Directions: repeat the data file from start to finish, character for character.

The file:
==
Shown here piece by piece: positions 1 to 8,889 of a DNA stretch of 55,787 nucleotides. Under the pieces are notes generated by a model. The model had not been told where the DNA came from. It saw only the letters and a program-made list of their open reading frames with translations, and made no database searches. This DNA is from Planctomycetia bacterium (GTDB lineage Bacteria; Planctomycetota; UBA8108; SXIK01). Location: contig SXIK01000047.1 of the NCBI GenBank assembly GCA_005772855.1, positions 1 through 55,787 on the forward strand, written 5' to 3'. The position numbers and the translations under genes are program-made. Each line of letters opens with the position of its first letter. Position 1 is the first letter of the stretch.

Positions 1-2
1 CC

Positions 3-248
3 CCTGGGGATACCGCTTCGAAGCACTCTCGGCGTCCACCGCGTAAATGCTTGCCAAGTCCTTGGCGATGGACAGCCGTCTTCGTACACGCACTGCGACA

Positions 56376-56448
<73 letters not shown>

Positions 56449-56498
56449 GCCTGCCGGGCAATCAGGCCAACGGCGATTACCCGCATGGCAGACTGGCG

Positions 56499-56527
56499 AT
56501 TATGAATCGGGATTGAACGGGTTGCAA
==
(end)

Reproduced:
Shown here piece by piece: positions 1 to 8,889 of a DNA stretch of 55,787 nucleotides. Under the pieces are notes generated by a model. The model had not been told where the DNA came from. It saw only the letters and a program-made list of their open reading frames with translations, and made no database searches. This DNA is from Planctomycetia bacterium (GTDB lineage Bacteria; Planctomycetota; UBA8108; SXIK01). Location: contig SXIK01000047.1 of the NCBI GenBank assembly GCA_005772855.1, positions 1 through 55,787 on the forward strand, written 5' to 3'. The position numbers and the translations under genes are program-made. Each line of letters opens with the position of its first letter. Position 1 is the first letter of the stretch.

Positions 1-2
1 CC

Positions 3-248
3 CCTGGGGATACCGCTTCGAAGCACTCTCGGCGTCCACCGCGTAAATGCTTGCCAAGTCCTTGGCGATGGACAGCCGTCTTCGTACACGCACTGCGACA

Positions 56376-56448
<73 letters not shown>

Positions 56449-56498
56449 GCCTGCCGGGCAATCAGGCCAACGGCGATTACCCGCATGGCAGACTGGCG

Positions 56499-56527
56499 AT
56501 TATGAATCGGGATTGAACGGGTTGCAA